IZA DP No. 16176: "Good Politicians": Experimental Evidence on Motivations for Political Candidacy and Government Performance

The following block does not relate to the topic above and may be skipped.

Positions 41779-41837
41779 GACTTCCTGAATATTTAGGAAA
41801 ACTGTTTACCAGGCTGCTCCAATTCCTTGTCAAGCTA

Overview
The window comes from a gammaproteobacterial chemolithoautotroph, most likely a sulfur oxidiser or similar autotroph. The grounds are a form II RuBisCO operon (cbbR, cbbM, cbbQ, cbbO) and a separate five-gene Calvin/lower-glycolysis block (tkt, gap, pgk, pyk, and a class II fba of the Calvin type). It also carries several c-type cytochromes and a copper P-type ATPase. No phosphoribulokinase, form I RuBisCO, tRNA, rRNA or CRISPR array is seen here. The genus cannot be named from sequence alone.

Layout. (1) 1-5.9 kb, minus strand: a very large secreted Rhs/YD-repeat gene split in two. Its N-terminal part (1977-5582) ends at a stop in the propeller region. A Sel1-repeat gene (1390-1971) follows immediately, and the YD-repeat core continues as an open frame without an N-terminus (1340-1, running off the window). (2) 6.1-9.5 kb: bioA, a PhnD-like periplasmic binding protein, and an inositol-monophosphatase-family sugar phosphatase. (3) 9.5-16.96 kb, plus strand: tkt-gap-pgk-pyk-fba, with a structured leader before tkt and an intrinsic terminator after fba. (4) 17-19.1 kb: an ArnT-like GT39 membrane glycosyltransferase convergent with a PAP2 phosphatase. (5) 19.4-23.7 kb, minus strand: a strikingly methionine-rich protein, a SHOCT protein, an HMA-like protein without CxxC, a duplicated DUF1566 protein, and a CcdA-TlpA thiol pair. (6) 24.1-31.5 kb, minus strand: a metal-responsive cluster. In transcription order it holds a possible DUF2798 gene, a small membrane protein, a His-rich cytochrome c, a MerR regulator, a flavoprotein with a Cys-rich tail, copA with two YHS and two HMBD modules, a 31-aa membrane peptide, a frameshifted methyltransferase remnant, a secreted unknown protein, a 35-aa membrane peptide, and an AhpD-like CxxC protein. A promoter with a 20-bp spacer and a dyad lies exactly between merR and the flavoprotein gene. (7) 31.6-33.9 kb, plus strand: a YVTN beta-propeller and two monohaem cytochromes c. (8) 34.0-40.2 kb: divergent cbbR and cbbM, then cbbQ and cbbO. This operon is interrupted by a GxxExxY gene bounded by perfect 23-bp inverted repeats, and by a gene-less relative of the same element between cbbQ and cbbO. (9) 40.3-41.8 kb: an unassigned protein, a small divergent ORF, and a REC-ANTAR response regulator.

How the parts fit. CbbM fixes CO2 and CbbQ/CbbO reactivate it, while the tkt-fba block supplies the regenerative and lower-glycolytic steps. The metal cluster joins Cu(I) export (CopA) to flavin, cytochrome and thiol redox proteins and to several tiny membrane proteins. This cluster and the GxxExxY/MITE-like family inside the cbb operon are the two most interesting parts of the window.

How can we motivate good politicians – those that will carry out policy that is responsive to citizens' preferences – to enter politics? In a field experiment in Pakistan, we vary how political office is portrayed to ordinary citizens. We find that emphasizing prosocial motives for holding political office instead of personal returns – such as the ability to help others versus enhancing one's own respect and status – raises the likelihood that individuals run for office and that voters elect them. It also better aligns subsequent policies with citizens’ preferences. We further find that social versus personal messaging only matters when randomly delivered in a public setting, suggesting that the extrinsic calculus is particularly important in candidacy decisions. Taken together, the results demonstrate that how politics is perceived in democracies shapes political entry as well as policy outcomes.